News round up
We have several exciting events in the pipeline. Please click here to view our seminar programme and keep an eye on your inbox for invitations to these events in due course.
We still have some places left for our next employment seminar which will take place on Thursday 8 November 2018 at our offices. We will be addressing the issues concerning disabled employees, the extent of your obligations to make adjustments and facilitating a return to work. Click here for more information and how to register.
In addition, we are always talking about key legal developments, topical issues and what we are up to on our twitter account (@ClarionEmpLaw), so please follow us if you want to be kept up to date between our monthly newsletters.
In the meantime, here is our usual round up of key cases and legal changes over the last few weeks.
When is a resignation not a resignation?
If an employee resigns, and later wants to retract their resignation, in general you are not obliged to accept their request (and can force them to resign, as they had originally intended). However, if there is any doubt over whether they have actually resigned, refusing to accept a request to withdraw could amount to you dismissing the employee and that dismissal being deemed unfair.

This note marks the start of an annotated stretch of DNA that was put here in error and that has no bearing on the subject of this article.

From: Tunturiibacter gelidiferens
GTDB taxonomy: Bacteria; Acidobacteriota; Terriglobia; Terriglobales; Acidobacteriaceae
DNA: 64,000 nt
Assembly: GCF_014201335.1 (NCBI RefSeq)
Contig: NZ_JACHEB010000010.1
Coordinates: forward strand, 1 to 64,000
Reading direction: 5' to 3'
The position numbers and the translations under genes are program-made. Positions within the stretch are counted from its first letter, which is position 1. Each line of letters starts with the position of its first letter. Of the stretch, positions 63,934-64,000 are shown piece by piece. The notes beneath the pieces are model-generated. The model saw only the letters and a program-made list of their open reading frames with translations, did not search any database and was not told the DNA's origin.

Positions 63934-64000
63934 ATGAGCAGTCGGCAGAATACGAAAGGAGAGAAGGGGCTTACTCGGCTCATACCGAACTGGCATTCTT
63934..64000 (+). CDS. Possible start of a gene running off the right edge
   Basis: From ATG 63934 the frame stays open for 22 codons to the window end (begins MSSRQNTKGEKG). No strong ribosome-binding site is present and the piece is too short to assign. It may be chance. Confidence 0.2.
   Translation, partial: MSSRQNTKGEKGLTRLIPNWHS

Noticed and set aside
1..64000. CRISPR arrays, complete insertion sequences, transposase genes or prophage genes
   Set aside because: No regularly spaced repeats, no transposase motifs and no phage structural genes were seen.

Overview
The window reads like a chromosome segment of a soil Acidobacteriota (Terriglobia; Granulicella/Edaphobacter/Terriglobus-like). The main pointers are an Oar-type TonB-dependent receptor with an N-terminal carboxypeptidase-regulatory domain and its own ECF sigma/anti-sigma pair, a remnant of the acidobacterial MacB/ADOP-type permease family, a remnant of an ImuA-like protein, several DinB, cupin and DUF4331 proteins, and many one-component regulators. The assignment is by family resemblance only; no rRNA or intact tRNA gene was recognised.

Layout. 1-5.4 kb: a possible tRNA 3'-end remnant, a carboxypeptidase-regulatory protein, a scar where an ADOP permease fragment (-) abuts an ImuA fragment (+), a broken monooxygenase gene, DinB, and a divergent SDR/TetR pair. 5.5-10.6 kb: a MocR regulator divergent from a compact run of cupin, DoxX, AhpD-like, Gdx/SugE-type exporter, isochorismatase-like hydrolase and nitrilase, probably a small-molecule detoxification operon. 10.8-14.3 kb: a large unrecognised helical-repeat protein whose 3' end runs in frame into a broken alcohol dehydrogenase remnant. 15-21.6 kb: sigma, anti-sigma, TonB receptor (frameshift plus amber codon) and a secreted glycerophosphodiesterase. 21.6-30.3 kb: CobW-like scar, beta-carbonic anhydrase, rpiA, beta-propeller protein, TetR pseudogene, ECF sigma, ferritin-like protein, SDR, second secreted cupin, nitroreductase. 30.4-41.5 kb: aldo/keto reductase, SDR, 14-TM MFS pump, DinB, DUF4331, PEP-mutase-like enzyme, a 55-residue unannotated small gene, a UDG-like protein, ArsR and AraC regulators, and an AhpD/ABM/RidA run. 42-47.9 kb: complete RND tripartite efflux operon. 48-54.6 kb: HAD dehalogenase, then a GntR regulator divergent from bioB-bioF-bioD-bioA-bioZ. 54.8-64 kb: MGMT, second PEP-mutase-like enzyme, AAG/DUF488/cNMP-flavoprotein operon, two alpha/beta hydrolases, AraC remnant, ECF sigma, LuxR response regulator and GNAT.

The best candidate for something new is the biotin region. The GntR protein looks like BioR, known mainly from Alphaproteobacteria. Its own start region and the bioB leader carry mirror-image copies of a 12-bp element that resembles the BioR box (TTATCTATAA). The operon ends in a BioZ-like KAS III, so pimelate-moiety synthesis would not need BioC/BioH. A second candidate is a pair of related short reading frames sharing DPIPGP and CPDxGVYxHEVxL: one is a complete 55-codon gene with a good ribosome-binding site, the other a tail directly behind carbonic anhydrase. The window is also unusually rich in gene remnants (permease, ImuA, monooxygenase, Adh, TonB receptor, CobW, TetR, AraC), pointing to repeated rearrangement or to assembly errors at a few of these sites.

In East Kent Hospitals University NHS Foundation Trust v Levy 2018 the employee worked in the Records department of the hospital. She successfully applied for a different role in the Radiology department and she wrote to her manager saying, ‘please accept one month’s notice from the above date’. The offer of employment in the Radiology department was then withdrawn due to her absence record, so she asked to remain in her role in the Records department. This was refused, with the employer saying that she had resigned and therefore had no right to stay in employment. She claimed unfair dismissal.